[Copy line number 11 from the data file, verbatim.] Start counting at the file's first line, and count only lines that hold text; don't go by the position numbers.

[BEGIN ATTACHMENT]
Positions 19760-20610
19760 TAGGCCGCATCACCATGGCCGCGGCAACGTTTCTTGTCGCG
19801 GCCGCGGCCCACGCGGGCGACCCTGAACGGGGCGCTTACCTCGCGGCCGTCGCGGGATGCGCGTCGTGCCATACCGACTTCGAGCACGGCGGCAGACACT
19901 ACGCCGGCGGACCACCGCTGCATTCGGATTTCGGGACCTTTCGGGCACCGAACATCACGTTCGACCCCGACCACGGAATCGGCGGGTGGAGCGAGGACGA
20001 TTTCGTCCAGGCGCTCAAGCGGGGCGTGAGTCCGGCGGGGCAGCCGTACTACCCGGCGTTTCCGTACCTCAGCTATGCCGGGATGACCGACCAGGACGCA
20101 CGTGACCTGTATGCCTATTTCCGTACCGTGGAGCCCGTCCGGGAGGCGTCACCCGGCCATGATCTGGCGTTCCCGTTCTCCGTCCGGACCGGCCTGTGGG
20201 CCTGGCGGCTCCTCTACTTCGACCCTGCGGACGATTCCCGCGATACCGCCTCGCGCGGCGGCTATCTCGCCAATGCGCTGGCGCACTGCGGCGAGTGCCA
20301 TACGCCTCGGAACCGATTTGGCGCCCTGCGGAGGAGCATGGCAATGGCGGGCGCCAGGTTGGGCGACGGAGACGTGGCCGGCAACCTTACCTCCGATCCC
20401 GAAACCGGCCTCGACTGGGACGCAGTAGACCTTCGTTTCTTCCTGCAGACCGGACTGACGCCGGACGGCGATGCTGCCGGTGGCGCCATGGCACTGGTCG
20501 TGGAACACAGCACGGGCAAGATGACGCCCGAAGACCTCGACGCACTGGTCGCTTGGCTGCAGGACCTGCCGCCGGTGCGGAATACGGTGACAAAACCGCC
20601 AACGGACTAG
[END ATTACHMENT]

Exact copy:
20601 AACGGACTAG